Israeli K98s come in many forms with myriad markings, making classification difficult. Generally, though, there are four main groups:
The first and most common group is the 7.92x57mm WWII German-manufactured rifles (pre-WWII Czech, Ethiopian, Mexican and WWI German G98 receiver markings have also been observed). These were obtained clandestinely before Israeli independence or surrendered in Czech territory at the end of the war, purchased by the Jewish Agency and sent to Israel via Operation Balak. They bear wartime German ordnance codes, markings and standard features. The Czechs reworked some rifles before they were shipped but also shipped others as they were.
The second group consists of 7.92x57mm rifles produced after the war in Zbrojovka Brno, which bear post-WWII Czech markings and firing proofs. Most, but not all, have the top of the receiver scrubbed of the typical Czech lion property mark and are in what collectors call the “semi-Kriegsmodell” configuration, with late-war-type stocks and hardware. Many were also fitted with the large, oversized stamped triggerguard. These were actually designed by Mauser in World War II but not mass-produced or issued in any number during the war.
After Israel’s independence, in about 1951, the Israeli Defense Forces supplemented its stocks by purchasing Model 1930 rifles made by Fabrique Nationale in Belgium. This constitutes the third major group of rifles. The FN/Israeli Model 1930 differs little from the standard K98, except for finger grooves in the solid stock, the shorter Model 1930 band spring, the left receiver marking “FAB. NAT.D’ARMES de GUERRE HERSTAL-BELGIQUE” and the Israeli Defense Forces crest on top of the receiver.
At about the same time, the Israelis purchased an assembly line to produce their own version of the K98 from Switzerland for $2 million. Delays in delivery, however, prevented the large-scale production of complete K98s. Then, with so many worthy self-loading designs on the market, the Israeli Defense Forces began testing several more modern designs and decided instead to adopt the Belgian FN FAL chambered in 7.62mm NATO as its main battle rifle.
The K98 facility was then left to produce spare parts and overhaul all of the various existing K98s in the country. To standardize ammunition supply, the rifles in the first three groups were reworked and re-barreled to use the 7.62mm NATO cartridge. Those guns comprise the fourth group. They have finger-grooved beechwood stocks, new barrels, a large “7.62” hammered into the receiver top and an equally large “7.62” branded into the butt of the stock. Rework and acceptance/proof marks consisted of a Star of David and the Hebrew tsade letter in a circle, usually on the left side of the receiver. In addition, the reworked rifles were fitted with a front sight hood, peculiar to Israel, with two holes and a rivet to secure it in place.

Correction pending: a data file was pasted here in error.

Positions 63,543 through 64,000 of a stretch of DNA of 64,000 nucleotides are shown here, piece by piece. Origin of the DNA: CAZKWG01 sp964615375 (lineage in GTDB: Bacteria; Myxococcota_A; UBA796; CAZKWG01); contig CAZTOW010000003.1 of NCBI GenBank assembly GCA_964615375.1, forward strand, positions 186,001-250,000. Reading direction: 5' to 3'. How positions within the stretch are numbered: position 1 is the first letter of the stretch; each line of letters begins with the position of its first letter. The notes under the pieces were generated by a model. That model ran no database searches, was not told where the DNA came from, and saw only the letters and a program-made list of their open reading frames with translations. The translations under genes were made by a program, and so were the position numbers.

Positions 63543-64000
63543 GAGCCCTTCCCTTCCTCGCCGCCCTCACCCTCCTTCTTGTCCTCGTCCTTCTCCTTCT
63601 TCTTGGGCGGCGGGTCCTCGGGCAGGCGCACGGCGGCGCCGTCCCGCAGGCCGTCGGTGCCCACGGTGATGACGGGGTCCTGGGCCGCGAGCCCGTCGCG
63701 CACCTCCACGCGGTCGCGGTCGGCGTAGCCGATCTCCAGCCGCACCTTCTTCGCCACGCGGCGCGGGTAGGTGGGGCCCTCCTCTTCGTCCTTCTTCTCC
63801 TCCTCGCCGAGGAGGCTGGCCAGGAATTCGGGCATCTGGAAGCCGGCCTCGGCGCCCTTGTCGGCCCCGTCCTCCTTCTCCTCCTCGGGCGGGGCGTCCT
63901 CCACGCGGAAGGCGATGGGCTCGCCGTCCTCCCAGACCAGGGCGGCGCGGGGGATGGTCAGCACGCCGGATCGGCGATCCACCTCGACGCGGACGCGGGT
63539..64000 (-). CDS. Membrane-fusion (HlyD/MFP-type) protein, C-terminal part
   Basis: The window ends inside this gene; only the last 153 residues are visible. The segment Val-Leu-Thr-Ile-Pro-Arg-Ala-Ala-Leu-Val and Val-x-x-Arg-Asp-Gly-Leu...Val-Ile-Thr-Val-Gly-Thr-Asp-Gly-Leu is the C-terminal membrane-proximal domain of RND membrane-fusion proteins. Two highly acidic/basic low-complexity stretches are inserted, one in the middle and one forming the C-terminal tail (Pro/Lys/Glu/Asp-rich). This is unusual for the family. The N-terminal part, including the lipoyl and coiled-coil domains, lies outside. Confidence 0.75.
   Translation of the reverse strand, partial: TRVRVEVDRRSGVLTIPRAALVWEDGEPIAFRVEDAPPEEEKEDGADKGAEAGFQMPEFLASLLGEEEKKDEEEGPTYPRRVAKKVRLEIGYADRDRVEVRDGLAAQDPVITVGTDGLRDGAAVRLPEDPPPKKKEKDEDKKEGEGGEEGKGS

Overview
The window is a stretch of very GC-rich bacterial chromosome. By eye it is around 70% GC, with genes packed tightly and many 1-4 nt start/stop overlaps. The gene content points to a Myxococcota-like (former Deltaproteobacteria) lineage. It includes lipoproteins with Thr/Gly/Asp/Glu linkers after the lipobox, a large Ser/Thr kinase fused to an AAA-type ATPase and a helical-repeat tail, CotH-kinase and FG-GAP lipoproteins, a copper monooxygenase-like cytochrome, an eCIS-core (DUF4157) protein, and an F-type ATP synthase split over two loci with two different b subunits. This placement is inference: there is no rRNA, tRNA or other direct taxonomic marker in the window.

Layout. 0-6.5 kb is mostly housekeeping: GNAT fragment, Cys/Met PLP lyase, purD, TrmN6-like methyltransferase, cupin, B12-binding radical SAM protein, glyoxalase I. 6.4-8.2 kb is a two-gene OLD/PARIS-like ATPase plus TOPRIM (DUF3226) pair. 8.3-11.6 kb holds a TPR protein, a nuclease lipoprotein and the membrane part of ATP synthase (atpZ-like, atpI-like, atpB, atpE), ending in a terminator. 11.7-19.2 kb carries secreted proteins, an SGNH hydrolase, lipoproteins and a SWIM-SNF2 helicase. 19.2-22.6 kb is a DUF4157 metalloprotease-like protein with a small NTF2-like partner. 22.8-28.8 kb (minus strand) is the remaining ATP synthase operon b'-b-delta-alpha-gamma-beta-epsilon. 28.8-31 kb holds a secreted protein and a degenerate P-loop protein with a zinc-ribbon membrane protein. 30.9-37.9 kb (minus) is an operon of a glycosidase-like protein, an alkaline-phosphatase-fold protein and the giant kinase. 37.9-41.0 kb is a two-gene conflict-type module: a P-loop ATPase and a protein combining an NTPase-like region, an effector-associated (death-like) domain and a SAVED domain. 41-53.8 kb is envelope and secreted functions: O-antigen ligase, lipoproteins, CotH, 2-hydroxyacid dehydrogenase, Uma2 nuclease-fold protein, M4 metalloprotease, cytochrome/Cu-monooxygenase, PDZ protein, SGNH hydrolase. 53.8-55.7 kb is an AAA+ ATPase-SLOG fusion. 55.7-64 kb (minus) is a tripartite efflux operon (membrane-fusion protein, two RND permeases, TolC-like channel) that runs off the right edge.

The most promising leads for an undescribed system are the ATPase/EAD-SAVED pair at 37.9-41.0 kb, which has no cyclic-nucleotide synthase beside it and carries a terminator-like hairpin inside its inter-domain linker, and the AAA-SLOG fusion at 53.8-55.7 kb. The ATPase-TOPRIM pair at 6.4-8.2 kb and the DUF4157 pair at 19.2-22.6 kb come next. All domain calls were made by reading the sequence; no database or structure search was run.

The country still had a lot of 7.92x57mm ammunition in storage by the 1956 Suez Crisis. Only a portion of the country’s K98s had been overhauled and re-barreled for the 7.62mm NATO. Also, only a few FN FALs were available at that point. So, the venerable K98 went to war again, in both calibers. By the time of the 1967 Six Day War, most of Israel’s K98s had been overhauled, and the 7.62mm NATO version was still in service during the 1973 Yom Kippur War. Many were made into sniper rifles, commonly using Nimrod or Kahles telescopic sights.
During the K98’s decades of service, the Israelis manufactured several accessories for the gun. Those included thick leather K98 slings based on the WWII German version but stamped with Hebrew markings and using brass fittings.
Bayonets were also refurbished or produced, incorporating Czech and wartime German features, and most appear to have been marked in Hebrew and dated. In addition, those Israeli bayonets used simpler phenolic grips and were not as well finished as their wartime counterparts.
Spigot-type grenade launchers based loosely on the American and/or Yugoslavian pattern were also produced and have been available on the commercial market recently, as have plastic cased cleaning kits with wooden cleaning rods.
After Israel was fully equipped with FN FALs and, later, American M16 rifles and the IMI Galil, the old K98s were largely given to other countries as aid or put out as surplus. Most Israeli Mausers in the United States were imported from 1980 through 1990 by Armscorp and Century Arms and were sold as “Golan Heights” rifles, a clever but not historically accurate bit of marketing.
Finally, I would like to thank David W. Davis, Steven A. Marcus and Collector’s Firearms in Houston, Texas, for help with this article.
This article is from “Military Surplus” 2018. To order a copy and subscribe, visit outdoorgroupstore.com.